WASHINGTON, Oct. 14 (UPI) -- The alleged plot by Iran to assassinate Saudi Arabia's ambassador to the United States is a sharp reminder terrorism is not just the purview of groups such as al-Qaida.
True, the U.S. State Department's list of nations supporting terrorism abroad has dwindled in recent years. But the list still exists because the behavior still exists, and Iran -- as in the past -- holds a position of prominence.
The U.S. Justice Department this week announced it had foiled a murder-for-hire scheme in which two Iranians with connections to the al-Quds force of Iran's Revolutionary Guard attempted to hire a Mexican drug cartel killer to assassinate Saudi Ambassador Adel Al-Jubeir in Washington in return for $1.5 million.
The two men involved were Manssor Arbabsiar, a naturalized U.S. citizen, and Gholam Shakuri, a member of Iran's Islamic Revolutionary Guard Corps. What the two didn't realize was that the Mexican hit man was actually a paid informant of the U.S. Drug Enforcement Administration.
Meetings and discussions over the assassination, as well as follow-on attacks on the Saudi and Israeli embassies, took place over the summer and into early autumn.
Arbabsiar, arrested by U.S. authorities, has been indicted by a U.S. court. Shakuri was indicted in absentia since he is in Iran.
"This case illustrates that we live in a world where borders and boundaries are increasingly irrelevant -- a world where individuals from one country sought to conspire with a drug-trafficking cartel in another country to assassinate a foreign official on United States soil," FBI Director Robert Mueller said.
Saudi Arabia's Embassy said the alleged plot was "a despicable violation of international norms, standards and conventions," and Saudi Prince Turki al-Faisal warned "someone in Iran is going to have to pay the price."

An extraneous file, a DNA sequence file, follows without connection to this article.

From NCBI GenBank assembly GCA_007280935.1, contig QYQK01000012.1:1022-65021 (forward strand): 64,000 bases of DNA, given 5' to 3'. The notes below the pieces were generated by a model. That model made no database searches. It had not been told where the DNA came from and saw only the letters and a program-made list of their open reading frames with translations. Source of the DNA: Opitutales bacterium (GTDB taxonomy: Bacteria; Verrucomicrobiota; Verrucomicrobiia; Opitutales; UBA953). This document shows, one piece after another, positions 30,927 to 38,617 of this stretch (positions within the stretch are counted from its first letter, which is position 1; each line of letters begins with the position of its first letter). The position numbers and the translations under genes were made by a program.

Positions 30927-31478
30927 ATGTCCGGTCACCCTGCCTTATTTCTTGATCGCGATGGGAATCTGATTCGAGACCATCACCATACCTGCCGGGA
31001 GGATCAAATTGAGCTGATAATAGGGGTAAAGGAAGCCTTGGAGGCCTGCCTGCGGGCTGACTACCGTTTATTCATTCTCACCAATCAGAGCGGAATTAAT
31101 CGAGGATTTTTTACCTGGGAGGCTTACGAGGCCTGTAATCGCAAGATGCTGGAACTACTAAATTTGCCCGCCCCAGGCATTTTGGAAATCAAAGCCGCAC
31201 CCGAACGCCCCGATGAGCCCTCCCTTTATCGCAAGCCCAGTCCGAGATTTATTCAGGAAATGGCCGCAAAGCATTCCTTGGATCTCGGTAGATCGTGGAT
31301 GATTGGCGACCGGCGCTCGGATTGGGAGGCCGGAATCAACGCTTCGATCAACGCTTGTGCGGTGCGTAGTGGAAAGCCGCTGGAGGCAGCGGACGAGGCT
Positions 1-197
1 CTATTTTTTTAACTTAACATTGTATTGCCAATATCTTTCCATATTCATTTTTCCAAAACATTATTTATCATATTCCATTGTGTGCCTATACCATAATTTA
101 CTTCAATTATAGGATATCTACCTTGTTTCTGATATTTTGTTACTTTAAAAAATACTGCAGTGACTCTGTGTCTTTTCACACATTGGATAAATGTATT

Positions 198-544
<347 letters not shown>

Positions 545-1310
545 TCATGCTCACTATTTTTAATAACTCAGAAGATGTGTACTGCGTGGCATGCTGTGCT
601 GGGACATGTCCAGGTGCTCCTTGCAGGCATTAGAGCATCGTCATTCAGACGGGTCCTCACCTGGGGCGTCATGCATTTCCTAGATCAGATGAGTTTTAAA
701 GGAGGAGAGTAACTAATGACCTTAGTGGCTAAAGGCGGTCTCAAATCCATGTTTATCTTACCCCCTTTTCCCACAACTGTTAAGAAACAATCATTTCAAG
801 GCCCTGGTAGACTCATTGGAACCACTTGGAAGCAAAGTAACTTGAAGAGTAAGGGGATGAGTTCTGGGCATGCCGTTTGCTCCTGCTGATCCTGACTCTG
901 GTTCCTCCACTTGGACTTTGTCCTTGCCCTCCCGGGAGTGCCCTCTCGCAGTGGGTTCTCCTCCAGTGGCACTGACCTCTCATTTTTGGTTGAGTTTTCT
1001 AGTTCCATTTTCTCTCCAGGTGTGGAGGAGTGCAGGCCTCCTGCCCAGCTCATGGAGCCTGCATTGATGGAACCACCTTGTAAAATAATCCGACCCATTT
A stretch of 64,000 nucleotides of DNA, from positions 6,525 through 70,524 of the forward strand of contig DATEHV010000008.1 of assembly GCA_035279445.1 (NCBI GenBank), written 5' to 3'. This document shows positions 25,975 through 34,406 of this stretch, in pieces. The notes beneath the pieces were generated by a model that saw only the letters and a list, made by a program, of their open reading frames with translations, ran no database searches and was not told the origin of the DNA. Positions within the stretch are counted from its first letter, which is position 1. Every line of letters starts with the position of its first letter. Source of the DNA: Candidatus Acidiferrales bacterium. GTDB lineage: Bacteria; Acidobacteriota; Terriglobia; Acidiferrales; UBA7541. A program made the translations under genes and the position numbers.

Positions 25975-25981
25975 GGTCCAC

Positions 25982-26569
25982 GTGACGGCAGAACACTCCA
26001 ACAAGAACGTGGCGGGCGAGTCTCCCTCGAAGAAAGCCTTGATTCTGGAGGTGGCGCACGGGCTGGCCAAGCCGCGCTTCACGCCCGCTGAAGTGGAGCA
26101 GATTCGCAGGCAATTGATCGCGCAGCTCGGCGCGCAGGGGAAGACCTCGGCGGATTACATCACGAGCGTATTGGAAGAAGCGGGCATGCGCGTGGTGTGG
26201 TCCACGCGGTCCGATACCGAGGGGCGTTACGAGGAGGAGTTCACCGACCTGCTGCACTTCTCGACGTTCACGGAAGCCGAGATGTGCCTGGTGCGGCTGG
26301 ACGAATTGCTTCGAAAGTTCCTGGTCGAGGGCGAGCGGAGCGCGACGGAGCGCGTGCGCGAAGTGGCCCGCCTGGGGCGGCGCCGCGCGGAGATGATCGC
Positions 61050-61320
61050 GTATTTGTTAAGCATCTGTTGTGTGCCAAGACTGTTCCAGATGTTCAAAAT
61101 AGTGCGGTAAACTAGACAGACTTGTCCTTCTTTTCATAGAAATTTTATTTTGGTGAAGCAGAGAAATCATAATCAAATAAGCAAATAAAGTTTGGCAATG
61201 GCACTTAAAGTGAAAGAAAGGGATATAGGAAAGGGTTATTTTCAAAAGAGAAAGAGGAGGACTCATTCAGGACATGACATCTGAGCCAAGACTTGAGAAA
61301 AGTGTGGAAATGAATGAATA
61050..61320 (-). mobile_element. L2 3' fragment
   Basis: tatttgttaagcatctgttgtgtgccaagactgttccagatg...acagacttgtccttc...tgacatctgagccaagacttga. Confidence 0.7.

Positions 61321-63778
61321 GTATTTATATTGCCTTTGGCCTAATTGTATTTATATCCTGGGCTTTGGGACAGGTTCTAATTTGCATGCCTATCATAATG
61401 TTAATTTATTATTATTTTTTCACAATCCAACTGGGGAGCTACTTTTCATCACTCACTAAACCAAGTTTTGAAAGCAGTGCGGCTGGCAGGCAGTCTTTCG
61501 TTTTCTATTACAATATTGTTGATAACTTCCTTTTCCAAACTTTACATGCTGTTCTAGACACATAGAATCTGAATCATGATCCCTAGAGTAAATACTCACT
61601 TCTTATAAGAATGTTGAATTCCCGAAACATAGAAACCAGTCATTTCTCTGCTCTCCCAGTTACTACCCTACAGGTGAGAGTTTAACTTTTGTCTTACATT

How high in the Iranian government involvement in the alleged plot goes is still a matter of conjecture, but the U.S. government believes "even if at the highest levels there was not detailed operational knowledge, there has to be accountability with respect to anybody in the Iranian government engaging in this kind of activity," President Barak Obama said.
Al-Quds is an elite unit within Iran's Revolutionary Guard and strongly connected to the government's and the county's most conservative Islamic leaders.
It is known to have trained members of Hezbollah in Lebanon and Hamas, the Palestinian group that frequently attacks Israel.
Other groups that have received support from Iran and al-Quds include Iraqi Special Group Shiite terrorists and supporters of Iraq's anti-U.S. cleric Moqtada Sadr.
In the wake of the alleged plot, the United States has conferred with its European allies and Arab states and is said to be planning to take the case -- and the evidence collected -- to the United Nations to garner international support for more sanctions again Tehran. It has also proscribed dealings with an Iranian air carrier.
Iran has denied any connection with the alleged plot, and even the plot itself.
"The Americans acted unprofessionally in their childish play against Iran," said Ali Larijani, Iran's speaker of Parliament. "The Americans want to divert attention from their own domestic problems as well as the awakening of the Muslim world by initiating a stupid mischief."
No theory has been put forward as to why Tehran may have wanted to assassinate the Saudi ambassador. That, as well as additional details of the alleged plot, are yet to come.